I know, that whole "and-a-half" thing usually gets jettisoned before a kid's tenth birthday, but in her case, twelve and-a-half is closer to fifteen than it is twelve, know what I mean?
I don't consider my daughter a "tween" anymore; she's a bona fide, one hundred percent, USDA certified teenager. Numbers schmumbers.
We're spending the weekend together, just the two of us, mano e womano, or however the saying goes. My wife and older daughter fled to the windy brushlands of eastern Washington, touring the brick-and-ivy-encrusted campus of Central Washington University along with a friend and her daughter.
It's been a father-daughter Saturday.
If you were to enjoy slightly more than one cup of Sanka in the presence of our nuclear family, you'd understand that our younger daughter must have swum in amniotic fluid stocked with more of my characteristics than there are fat grams at Costco.
We share a love of art, food, drink and music, but not in that order. Food would probably be number one. We're a little too sensitive and we take things a bit too personally. We can sit or lie down for long periods of time, often only shuffling about after our lungs begin retaining fluid.
We like sleeping. Mmm, do we.
But since her road trip to adolescence has reached the Midwestern states, she's become like an ant beneath a magnifying glass. Each school day is a Shakespearean comedy or tragedy. The same friend on Wednesday may play the role of Portia, the plucky and insightful heroine in The Merchant of Venice, yet on Thursday, transform into the betraying Brutus from The Tragedy of Julius Caesar.
Every emotion is raw and intense, and my challenge as her father is to plow a straight line through these sine waves of sensitivity.
This morning, her soccer team lost another hard fought battle. In fact, they've lost every battle this fall; they're zero for autumn. After the game, she broke down. She waited until we had walked safely out of sight of her teammates and their parents, and then opened the floodgates.
"Dad, I'm just so tired of losing. And those girls were so rough and number sixteen played really dirty and I just want to win a game." Tears rolled down her frosty red cheeks.
My first inclination, as usual, was to solve the problem, then and there. I wanted to say, "Look, you guys have improved so much this year. You used to get blown out every week, but now you've been playing everyone so tough. Just hang in there. Good things will happen eventually."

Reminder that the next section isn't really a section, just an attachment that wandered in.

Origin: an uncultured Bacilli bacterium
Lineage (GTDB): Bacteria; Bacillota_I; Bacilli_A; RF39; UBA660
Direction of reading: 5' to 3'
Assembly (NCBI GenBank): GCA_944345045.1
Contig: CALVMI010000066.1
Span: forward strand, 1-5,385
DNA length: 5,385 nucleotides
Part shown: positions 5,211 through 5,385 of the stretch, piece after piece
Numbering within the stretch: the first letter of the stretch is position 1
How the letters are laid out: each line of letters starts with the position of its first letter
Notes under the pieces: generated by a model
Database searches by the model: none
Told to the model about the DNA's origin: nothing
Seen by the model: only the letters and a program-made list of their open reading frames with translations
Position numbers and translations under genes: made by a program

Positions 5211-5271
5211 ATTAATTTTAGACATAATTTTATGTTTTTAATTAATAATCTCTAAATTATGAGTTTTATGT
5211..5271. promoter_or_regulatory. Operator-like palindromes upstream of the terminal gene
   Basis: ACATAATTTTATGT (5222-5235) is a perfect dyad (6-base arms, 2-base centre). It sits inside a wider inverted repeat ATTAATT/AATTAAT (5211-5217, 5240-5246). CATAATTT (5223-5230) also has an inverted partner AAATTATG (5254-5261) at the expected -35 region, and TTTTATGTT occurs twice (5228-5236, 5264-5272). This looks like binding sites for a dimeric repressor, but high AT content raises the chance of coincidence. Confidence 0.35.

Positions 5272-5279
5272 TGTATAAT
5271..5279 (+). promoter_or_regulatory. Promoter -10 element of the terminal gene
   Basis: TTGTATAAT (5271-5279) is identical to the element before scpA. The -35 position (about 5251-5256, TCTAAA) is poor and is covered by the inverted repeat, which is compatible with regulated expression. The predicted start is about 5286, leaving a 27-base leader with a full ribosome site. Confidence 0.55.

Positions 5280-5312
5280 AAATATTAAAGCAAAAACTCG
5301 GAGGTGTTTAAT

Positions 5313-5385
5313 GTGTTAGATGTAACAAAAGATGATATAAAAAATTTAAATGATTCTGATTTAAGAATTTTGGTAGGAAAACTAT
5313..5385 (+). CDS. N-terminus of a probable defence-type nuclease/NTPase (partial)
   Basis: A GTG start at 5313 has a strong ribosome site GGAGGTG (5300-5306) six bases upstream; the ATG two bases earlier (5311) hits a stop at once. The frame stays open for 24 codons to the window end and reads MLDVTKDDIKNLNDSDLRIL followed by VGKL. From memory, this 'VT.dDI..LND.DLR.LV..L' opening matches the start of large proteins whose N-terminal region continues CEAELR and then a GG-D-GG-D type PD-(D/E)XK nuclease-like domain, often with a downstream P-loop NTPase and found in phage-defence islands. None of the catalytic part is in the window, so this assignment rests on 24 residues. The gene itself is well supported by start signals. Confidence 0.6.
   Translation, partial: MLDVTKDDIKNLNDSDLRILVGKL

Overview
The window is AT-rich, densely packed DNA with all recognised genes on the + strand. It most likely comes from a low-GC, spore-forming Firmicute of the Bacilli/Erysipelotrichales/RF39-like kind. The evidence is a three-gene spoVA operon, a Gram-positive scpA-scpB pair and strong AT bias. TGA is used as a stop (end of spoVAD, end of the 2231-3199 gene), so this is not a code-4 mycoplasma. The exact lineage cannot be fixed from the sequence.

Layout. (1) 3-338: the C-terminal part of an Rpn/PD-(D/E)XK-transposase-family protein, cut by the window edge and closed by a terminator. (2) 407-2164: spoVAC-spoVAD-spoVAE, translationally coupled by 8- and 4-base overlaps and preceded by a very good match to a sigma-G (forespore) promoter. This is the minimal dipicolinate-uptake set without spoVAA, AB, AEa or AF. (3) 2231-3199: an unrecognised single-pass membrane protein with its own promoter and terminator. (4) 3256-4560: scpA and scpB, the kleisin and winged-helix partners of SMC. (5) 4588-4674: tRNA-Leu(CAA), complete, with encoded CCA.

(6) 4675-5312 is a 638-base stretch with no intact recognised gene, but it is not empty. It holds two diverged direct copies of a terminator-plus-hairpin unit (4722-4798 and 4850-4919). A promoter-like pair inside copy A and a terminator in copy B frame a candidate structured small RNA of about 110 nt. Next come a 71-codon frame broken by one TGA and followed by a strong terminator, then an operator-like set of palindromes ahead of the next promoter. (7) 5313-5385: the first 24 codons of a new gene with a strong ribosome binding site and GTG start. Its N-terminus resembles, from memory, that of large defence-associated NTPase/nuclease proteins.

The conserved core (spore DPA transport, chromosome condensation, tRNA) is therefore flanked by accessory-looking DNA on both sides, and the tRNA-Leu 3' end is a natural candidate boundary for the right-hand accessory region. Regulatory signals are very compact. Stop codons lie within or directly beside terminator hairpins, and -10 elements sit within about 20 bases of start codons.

But I didn't. For once, I just listened.
You see, she really wasn't asking Mr. Alpha Male to solve her problems. She just wanted me to shut up and hear her out.
My twelve-and-a-half-year-old vented her frustrations as the car heated up on the drive back home, and by the time we rolled into the driveway, she'd put the soccer game in the rearview mirror.
"Hey," I said, unlocking the mailbox, "how would you like to go see the new James Bond movie?"
"Okay. I'm going to do a little yard work. How about if you take a shower and then we go?"
She calls me Tim on random occasions. "Yeah, Tim. That sounds great!"
The mall parking lot was packed. As the movie time creeped up on us, we still couldn't find a parking spot. Her emotions again ran rampant.
"Dad, I don't even want to see this movie! This is just too stressful!"
"It'll be fine." I tried to reassure her. "The movie doesn't even start until the previews are done, and that's, like, fifteen minutes from now. And if it's already started, we'll just go to the next one."
By the time we'd parked somewhere around Iowa and traipsed into the carpeted lobby of the googolplex cinema, James Bond was one secret agent we realized we wouldn't be seeing. The lines were massive, even for the screening which wouldn't begin for another ninety minutes. We slumped against a brass railing.
"What do you think?" I asked. "How about if we take the money it would have cost to go to the movie and just shop around for something that costs twenty dollars? Hey," I remembered, "Nordstrom is having their half yearly sale. Maybe we can find something there. We can look in BP."
"Okay, yeah," she said. "Yeah, that's even better than a movie, Tim."
And then she melted me...again. "Dad, thanks for bringing me here. I know you tried. Can I have a hug?"
This young woman is not the hugging sort, so, boy, did I hug her. She didn't even seem to care if the cool police had posted its elite mall surveillance team, but she still had to finally pry me away.
We shopped and talked and smelled stuff at the bath shop. And then, at Nordstrom, she found the prettiest dress which satisfied the twenty dollar requirement—give or take five bucks. I waited as she tried it on, and wondered if she'd actually walk out and show me how it looked, remembering her self-conscious nature.
As I sat outside the dressing room, I felt my phone vibrate and expected it to have been a message from my wife or other daughter.
I slid open my phone and read the message—"What do you think?" I pressed the "OK" button to reveal a self-portrait of my girl, in front of a three-way mirror a few feet away, wearing the dress and the most beautiful smile I'd ever seen.
"It's fantastic," I punched in. My eyes welled ever so slightly.
It's been a good day.